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Aung San Suu Kyi and Martin McGuinness – not such an odd couple

2012 July 29
by Paul Vallely

We were never told what David and Samantha Cameron gave Aung San Suu Kyi for lunch at Chequers. But we do know what the Queen was offered the day she famously shook hands with the former IRA leader Martin McGuinness. The traditional Irish menu concluded with a sweet honeycomb toffee known inIrelandas yellow man.

It was bold of McGuinness to have allowed that. Yellow Man is the kind of abusive nickname with which he might be labelled by the three hardline dissident Republican groups who on Friday announced that they were merging to reform the IRA. It was a clear attempt to undermine the power-sharing government in which McGuinness – once known as The Butcher of the Bogside – has become deputy First Minister. This new IRA criticised the Good Friday peace agreement negotiated by McGuinness and the Sinn Féin leadership saying “the Irish people have been sold a phoney peace, rubber-stamped by a token legislature in Stormont”.  Such are the perils of Sinn Féin’s retreat from the purity of armed struggle into the messy reality of day-to-day politics.

Something similar is happening now to Aung San Suu Kyi, the woman who became a global symbol of human rights through almost a quarter of a century of imprisonment and isolation as the stubborn standard-bearer for the values of democracy against the military dictatorship of her nativeBurma. The high expectations her heroism created among some supporters now seem unsustainable as she makes the transition, aged 67, from long-term political prisoner to an agent of change inBurma’s embryonic reform process.

Suu Kyi is facing a backlash from fellow campaigners dismayed at her silence over the plight of the 800,000 Rohingya people whom the United Nations describe as one of the world’s most persecuted minorities. In her first parliamentary speech last week she called for laws to protect the rights of her nation’s ethnic minorities. But many previous supporters, including Human Rights Watch, criticised her for not mentioning the Rohingya by name.

Being locked up in house arrest, or locked into the certainties of armed struggle, was in a perverse way easier for Sui Ki and McGuinness alike. Principled opposition is a lot less complicated than mainstream politics. But the latter is no less risky.  At the back of Martin McGuinness’s mind must be the example of Michael Collins, the leader of the IRA in its war againstBritainfrom 1918 to 1921, who went toLondonto negotiate the treaty on Irish independence and was murdered by extremists on his return toIreland.

Real politics is a delicate balancing act as McGuinness has shown. He followed his royal handshake with a strong attack on David Cameron for failing to move the peace process forward. But though he was joined in his attack onWestminsterby First Minister Peter Robinson, the Unionist leader wants McGuinness investigated by any forthcoming murder investigation into the Bloody Sunday killings. Yet thoughNorthern Irelandremains a deeply divided society its politics is more stable than at any time for a generation. Any potential explosions will be political rather than physical.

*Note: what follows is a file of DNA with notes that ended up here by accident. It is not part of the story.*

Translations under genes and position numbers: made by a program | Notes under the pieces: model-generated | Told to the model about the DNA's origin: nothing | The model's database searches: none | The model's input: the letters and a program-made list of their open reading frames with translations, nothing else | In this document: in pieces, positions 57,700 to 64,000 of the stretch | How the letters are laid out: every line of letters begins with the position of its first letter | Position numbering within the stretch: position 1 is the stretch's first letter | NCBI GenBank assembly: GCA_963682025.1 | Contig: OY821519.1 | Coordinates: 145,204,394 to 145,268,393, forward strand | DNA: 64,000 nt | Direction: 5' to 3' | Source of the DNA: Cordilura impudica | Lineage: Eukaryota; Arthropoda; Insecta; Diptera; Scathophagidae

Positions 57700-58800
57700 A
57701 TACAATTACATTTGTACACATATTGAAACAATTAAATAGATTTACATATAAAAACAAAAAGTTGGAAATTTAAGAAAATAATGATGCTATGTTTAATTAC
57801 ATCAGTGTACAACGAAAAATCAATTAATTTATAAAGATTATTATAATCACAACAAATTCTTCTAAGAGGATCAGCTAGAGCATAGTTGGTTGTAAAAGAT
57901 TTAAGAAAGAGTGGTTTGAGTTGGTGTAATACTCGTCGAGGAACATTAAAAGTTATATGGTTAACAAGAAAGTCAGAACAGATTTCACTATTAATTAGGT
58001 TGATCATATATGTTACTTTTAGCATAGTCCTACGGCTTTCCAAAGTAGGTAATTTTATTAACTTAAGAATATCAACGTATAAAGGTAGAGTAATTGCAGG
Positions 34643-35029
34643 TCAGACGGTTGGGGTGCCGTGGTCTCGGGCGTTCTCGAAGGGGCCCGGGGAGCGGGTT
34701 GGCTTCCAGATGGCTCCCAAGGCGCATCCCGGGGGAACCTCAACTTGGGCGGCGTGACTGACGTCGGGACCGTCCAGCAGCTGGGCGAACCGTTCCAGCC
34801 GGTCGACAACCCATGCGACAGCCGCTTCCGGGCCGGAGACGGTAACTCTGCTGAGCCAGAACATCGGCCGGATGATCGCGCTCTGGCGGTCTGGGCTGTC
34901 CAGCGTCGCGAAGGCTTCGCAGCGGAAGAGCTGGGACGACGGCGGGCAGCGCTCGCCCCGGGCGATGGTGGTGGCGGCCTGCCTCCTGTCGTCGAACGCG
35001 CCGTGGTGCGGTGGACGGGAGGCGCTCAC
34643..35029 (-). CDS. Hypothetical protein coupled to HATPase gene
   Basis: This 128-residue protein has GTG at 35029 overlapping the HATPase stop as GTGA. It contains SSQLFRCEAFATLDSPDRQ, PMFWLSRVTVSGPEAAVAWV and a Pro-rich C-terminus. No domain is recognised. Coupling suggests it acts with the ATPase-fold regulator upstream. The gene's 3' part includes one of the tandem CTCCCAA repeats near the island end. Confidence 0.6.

A similar complexity embroils the heroine ofBurma. The majority of ethnic Burmese are Buddhists and many deeply resent the steady influx of the Muslim Rohingya fromBangladeshin recent decades.  Some critics have accused Aung San Suu Kyi of sharing that resentment; others say she does not want to alienate the majority community as the next presidential election approaches. “One has to be suspicious or concerned about what her views are,” Brad Adams,Asiadirector of Human Rights Watch, has said.

These are ignoble accusations against a woman who walked, alone and unarmed, directly toward the guns of a military junta – and who has demonstrated a far-sighted political vision and resolute personal integrity, at considerable personal cost, over two decades. The criticism of both her and Martin McGuiness misunderstands the true nature of the accommodation which is an essential part of mainline politics.

Compromise is not necessarily about sacrificing principle; it can be about timing and the order in which things are done. Politics is the art of the possible because it understands the psychology of process not just outcome. Adroit politicians must be good listeners if they are to find ways to reach agreements with opponents. Compromise is about forfeiting interests rather than ideals.  It is not about dirty deals but rather is essential to the proper functioning of a democracy.

And it can demand more courage than the easy self-righteousness of opposition. The great heroes of our times, individuals like Nelson Mandela, Vaclav Havel and Aung San Suu Kyi, have all been brave. They have all shown a magnanimity characterised by an extraordinary lack of bitterness. And they have all been shrewd political pragmatists. “I strive to be as practical as my father was,” Suu Kyi told the British Parliament, recalling that when a British general accused him of switching from the Japanese to the British side during World War II just because the British were winning, he replied, “It wouldn’t be much good coming to you if you weren’t, would it?”

There will be many who would not want to place Martin McGuinness in such company but there can be no doubt of his courage nor the prescience of his vision. Shaking-hands with the Queen was a deliberate and symbolic way of offering the hand of friendship to all the unionists ofUlster. “We now operate in a new context,” he said. “Dialogue has replaced conflict. Respect has replaced mistrust.” For that to increase, inIrelandandBurmaalike, requires new thinking, new ideas and the dawn of new political realities. And that will mean further compromise.

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